Steve Smith was quick to downplay the numerous verbal exchanges with India captain Virat Kohli as just "banter" as Australia slumped to a 75-run defeat in the second Test in Pune.
After heated words following a potential block by Matt Renshaw on Ravichandran Ashwin on day two, the pair were exchanging barbs again on Tuesday over Smith’s look up to the Australia balcony before deciding on a DRS review.
Kohli stopped short of labelling Smith’s actions as cheating, but expressed his anger at his behaviour during a post-match press conference.
Smith apologised when speaking to reporters after the game, saying he suffered a "brain fade" and "shouldn’t have done it".
And the Australian skipper insisted there was no bad blood between the two leaders and their teams, adding it was merely banter that adds to the spectacle of Test cricket.
"[When] Australia and India are playing there’s always emotions flying around, we get a little bit of white line fever every now and then," he said.
"I think as long as its kept on the field then it’s all good. There’s always some interesting banter between the two [teams] and I think it makes it a great contest.
"Me and Virat were just having a little bit of chat. There was not much in it, just a bit of fun, a bit of banter and that’s the kind of things that happen in this game of cricket. It’s nice to occasionally engage in those kind of conversations on the field, and it was all in good fun.
"As far as I’m concerned the game was played in good spirits, emotions sometimes get the better of you on the field but I don’t think anyone crossed the line."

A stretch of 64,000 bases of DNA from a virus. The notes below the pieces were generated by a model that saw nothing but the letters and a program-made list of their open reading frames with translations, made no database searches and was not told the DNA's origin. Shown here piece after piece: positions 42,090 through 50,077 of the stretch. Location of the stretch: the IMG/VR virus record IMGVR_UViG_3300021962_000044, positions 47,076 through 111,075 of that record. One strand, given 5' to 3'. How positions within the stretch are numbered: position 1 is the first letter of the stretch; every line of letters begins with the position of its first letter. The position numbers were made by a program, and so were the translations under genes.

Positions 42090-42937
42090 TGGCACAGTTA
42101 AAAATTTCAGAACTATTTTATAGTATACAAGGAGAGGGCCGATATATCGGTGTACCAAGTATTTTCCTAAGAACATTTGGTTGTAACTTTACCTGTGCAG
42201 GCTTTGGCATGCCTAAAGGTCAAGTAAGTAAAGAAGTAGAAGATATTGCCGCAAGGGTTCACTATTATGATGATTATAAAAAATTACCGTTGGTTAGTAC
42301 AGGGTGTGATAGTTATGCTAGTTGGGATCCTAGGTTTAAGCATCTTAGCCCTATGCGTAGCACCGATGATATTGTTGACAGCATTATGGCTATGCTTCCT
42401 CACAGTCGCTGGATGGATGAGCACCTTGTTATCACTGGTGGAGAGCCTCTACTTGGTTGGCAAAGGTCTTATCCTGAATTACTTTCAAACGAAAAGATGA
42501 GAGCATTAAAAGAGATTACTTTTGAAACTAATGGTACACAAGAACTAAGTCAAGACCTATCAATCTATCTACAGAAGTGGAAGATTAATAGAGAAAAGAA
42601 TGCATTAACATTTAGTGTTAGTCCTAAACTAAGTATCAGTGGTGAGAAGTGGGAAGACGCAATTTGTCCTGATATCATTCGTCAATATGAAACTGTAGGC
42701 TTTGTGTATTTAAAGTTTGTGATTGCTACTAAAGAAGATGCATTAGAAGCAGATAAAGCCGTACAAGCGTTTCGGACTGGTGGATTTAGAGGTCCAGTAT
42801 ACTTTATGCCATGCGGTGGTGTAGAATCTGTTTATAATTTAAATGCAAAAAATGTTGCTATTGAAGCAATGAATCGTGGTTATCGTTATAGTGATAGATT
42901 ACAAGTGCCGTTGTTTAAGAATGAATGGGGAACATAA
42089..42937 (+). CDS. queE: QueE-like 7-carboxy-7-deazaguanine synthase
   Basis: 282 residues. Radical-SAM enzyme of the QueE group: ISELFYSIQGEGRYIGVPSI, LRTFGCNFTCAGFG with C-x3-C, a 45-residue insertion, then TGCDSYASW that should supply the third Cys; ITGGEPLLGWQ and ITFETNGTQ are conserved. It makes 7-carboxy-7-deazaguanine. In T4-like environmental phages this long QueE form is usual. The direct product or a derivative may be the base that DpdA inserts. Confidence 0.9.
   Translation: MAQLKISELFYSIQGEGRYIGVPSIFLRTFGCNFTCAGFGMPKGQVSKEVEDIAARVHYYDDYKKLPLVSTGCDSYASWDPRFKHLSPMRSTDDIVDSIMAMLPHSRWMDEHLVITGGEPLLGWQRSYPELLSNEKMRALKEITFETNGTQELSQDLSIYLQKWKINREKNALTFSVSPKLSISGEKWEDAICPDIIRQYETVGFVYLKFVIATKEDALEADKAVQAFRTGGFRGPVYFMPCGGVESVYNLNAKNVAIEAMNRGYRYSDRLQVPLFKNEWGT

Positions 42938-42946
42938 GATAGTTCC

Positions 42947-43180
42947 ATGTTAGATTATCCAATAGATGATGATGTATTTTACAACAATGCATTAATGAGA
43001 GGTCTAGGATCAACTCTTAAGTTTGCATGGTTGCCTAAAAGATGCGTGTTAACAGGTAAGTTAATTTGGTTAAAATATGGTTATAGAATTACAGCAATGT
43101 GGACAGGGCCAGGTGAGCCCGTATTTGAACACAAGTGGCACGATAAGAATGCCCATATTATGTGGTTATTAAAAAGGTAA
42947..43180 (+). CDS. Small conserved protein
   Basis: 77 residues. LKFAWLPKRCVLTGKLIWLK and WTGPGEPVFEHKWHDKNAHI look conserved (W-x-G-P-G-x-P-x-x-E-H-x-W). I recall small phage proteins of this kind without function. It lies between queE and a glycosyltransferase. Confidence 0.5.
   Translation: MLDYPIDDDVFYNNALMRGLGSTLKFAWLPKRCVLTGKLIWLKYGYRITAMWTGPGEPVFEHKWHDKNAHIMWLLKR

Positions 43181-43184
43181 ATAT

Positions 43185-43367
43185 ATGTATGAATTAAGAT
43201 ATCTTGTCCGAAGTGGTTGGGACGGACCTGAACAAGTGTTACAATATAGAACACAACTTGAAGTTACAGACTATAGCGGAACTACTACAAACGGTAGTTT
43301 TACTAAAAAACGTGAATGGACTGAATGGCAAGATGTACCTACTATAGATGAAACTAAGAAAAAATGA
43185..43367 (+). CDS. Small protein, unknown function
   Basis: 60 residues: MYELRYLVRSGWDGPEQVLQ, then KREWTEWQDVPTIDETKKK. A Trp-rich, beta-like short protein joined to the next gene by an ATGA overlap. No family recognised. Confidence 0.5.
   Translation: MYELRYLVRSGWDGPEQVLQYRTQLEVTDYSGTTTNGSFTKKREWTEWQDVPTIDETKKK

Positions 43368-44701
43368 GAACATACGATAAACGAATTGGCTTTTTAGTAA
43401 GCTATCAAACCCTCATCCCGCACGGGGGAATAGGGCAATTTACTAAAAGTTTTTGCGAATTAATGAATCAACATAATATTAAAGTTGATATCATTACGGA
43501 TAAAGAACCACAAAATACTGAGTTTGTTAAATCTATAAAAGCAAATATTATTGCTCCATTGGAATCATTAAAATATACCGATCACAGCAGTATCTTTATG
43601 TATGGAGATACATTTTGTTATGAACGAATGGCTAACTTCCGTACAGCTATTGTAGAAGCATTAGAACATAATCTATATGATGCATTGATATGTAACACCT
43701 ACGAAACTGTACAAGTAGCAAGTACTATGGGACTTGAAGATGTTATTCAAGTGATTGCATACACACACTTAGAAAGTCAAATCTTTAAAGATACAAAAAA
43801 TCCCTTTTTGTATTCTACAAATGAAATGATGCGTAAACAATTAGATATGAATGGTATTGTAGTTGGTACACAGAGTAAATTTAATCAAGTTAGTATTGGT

All square! Ravichandran Ashwin takes another 5-wicket haul as India win a gripping 2nd Test by 75 runs: https://t.co/wAhKqsyl8q#IndvAuspic.twitter.com/g07Hw52xUN
— ICC (@ICC) March 7, 2017
What did concern Smith was the way his side turned impressive performances on the opening two days into a Test defeat, the tourists unable to reach their 187-run target despite having a day-and-a-half to play with.
It was not the batting that drew Smith’s ire, though, the 27-year-old unhappy with the discipline of his side’s bowling display.
"I think [on Monday] when we came out and bowled we were probably rushing a little bit," he added.
"[We were] almost expecting things to happen, instead of just getting to the basics and executing our skills.
"I think we were a little bit off with our lines and lengths, probably gave them a few too many freebies – in the first innings as well, I think they [hit] probably five or six boundaries off balls that were gifted to them.
"I think on this wicket it was about maintaining your lines and lengths and letting the wicket do the work.
"There was obviously a lot of natural variation during the game and I think at times we got a little too wide and a little too full, we weren’t able to consistency hit those areas we needed to hit, and that relieved the pressure a little bit."